Now for the fun part.

I failed a bunch;so here is my pile of stupid (because that’s how I felt with each failure)

The reason most of these failed was because I refused to check my own damned work. The first set was due to a lack of vigilance. Some of the smaller connections crossed and caused an unusable board. (ref pic) Not that that’s the biggest problem, if there is a crossed line the connection can be forced apart using a sharp object (a knife of significant sharpness is recommended) or just separating the routes. The problem here was that the crossed lines where connected both on long stretches and multiple points. At this point I also discovered that the resistor footprint was way off.

Very annoyed, I attempted the second group. I created the custom footprint available on our downloads page. This time around, things went better; and after transferring the images (more times than I would like to recall), everything looked peachy and ready for… Er…Well, as you could guess, no luck on that either. The image was inverted. The problem was that due to printing space on paper, I had accounted for the 90 degree shift to turn the image but had not for the position of the board itself, which caused the image to be inverted. Logically, you may be asking “why you can’t just rotate the chip?” Unfortunately, that would leave it upside down (not something you can readily do with a SMD component) .It was right around this point that any sane person would realize that doing both the SMD and through-hole printing at the same time is insane, so I scaled back to doing one at a time.

Third attempt. It would seem that I forgot to put in the ground/negative connection on the 555 timer. Not ideal since it was already etched. *Insert several curse words here.* Went back re-routed, and back to printing and etching.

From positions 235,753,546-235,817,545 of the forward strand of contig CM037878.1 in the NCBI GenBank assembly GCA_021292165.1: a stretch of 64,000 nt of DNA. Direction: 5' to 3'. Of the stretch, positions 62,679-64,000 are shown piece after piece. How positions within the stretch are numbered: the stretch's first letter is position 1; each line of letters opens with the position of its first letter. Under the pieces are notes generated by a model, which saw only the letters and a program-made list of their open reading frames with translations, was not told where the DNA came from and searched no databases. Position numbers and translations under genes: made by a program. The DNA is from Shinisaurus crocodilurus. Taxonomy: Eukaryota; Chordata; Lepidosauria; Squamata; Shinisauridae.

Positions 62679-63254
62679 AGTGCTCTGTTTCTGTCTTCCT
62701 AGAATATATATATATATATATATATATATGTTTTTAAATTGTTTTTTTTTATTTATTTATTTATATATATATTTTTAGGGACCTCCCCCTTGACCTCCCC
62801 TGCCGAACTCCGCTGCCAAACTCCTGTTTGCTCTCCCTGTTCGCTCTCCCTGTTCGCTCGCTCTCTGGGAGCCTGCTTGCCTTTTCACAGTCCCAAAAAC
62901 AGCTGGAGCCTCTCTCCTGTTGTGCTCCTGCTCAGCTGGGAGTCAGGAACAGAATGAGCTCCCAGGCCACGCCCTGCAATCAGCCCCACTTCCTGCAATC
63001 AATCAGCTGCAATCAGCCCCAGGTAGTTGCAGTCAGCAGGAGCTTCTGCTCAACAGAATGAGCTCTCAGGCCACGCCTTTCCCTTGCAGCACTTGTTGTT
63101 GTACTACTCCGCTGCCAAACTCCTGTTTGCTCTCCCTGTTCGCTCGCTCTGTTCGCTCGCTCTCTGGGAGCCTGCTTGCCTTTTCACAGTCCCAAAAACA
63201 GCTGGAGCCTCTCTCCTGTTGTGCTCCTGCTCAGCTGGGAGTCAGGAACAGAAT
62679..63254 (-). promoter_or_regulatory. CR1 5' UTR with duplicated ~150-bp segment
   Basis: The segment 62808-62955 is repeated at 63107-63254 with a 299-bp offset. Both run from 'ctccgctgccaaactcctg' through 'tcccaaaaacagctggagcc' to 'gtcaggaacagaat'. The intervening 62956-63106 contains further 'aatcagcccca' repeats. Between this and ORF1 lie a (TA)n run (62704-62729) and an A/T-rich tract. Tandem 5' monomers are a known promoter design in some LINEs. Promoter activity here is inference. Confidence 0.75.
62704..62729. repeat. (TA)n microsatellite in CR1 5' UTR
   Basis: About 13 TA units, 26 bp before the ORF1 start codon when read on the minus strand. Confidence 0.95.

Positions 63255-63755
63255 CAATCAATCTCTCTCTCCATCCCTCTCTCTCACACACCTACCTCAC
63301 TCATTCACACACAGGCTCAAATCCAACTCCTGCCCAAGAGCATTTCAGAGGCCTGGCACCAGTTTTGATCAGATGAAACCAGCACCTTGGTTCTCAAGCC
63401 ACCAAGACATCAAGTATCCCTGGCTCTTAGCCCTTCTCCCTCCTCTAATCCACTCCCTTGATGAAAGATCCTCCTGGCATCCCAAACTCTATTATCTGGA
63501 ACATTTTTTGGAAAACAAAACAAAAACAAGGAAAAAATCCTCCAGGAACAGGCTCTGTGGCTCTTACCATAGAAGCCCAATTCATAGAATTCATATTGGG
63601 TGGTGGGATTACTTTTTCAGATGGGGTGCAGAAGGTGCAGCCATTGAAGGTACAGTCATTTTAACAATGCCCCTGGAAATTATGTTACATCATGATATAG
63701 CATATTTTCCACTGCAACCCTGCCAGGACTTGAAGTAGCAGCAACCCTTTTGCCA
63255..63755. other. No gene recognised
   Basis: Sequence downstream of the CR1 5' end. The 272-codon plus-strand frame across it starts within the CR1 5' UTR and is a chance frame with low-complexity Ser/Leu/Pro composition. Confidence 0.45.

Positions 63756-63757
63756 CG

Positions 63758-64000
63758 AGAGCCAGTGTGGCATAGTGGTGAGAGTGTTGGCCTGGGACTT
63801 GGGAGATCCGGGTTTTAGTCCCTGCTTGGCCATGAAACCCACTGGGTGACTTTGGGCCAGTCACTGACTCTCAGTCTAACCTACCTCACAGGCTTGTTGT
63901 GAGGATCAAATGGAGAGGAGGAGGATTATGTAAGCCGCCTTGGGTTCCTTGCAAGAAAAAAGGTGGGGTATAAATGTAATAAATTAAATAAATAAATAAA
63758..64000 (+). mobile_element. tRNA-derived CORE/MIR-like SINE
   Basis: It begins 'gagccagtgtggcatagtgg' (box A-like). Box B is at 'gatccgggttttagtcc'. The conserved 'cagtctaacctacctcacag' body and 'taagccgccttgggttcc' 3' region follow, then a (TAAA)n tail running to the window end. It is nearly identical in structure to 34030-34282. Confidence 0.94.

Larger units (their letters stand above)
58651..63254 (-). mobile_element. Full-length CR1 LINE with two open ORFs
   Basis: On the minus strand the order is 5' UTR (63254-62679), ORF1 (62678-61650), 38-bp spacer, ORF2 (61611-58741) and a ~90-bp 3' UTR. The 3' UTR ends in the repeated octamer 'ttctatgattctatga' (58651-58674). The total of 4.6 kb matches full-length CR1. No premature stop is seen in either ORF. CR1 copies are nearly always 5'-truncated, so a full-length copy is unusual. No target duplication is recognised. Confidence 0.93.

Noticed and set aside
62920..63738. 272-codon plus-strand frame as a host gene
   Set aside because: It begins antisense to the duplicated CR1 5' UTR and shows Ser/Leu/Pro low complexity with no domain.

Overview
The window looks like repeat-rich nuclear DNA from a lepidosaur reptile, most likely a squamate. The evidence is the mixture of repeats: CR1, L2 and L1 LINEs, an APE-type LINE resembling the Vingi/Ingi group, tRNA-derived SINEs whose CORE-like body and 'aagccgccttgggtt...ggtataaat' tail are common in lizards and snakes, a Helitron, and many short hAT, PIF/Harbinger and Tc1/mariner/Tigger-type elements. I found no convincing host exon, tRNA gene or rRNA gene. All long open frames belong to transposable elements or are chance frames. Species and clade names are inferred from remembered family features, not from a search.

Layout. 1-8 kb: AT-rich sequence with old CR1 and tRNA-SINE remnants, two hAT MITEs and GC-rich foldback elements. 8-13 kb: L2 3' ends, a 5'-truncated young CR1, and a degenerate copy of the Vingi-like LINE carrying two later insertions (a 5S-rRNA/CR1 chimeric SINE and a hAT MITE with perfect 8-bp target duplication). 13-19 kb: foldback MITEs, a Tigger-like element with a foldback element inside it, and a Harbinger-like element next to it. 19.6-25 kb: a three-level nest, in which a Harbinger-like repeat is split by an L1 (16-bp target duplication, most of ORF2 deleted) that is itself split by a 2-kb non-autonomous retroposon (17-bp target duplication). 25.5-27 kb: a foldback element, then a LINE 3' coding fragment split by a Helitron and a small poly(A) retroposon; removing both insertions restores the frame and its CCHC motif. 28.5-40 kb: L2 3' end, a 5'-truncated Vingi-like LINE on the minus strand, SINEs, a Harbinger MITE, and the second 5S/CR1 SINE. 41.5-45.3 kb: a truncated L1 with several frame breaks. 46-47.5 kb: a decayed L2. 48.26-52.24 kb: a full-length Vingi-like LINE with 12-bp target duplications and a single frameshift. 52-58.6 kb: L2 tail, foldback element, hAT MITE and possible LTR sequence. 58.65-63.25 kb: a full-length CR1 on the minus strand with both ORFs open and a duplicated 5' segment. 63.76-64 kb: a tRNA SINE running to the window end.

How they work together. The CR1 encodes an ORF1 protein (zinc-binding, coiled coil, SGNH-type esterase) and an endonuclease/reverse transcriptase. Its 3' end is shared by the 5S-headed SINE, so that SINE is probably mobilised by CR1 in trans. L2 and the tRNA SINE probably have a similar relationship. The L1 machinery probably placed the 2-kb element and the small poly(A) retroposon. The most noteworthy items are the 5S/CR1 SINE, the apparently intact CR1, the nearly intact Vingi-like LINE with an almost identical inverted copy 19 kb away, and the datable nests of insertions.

This time around, it turns out I left out a grounding connection on the 4017’s 15 pin. But a bit of MacGyvering later and it worked! It turns out that a small piece of insulated wire can be passed underneath the chip without looking suspicious.

That was the lot of it, a couple of attempts but a usable result and I am quite proud of this little achievement.

Last but not least, the SMD schematic (also available for download here). This one is more for the seasoned solderer. Usually SMD requires some specialized equipment, including but not limited to: a vacuum holder tool, tweezers , a hot air station with hot air soldering iron, solder wick and solder paste. Did I have any of this? Some, yes. To be honest I had a soldering iron, some solder wick and a lot of patience. SMD parts are really small and hard to maneuver. For that, I did however have a pair of small tweezers which helped a great deal. They filled in where the vacuum tool would be used, and they did their job well enough. In the end, working as steadily as I could, I still managed to displace two yellow LEDs, thus securing my favorite piece of advice: always have a couple of extras just in case.

Building the damned thing.

The first step was to drill holes for the coin cell holder and considered my situation. This was hard mode: the first board went a good deal smoother on account of the fact that your components would sit in place.This was not the case with SMD components, which inexplicably had the ability to bounce randomly off even the most ridged surface. So, keeping one eye on the board and the other on the components, I started. First, things went smoothly: the solder will easily transfer to the copper if the solder iron is hot enough, making it relatively easy to “tin” all the connecting pads.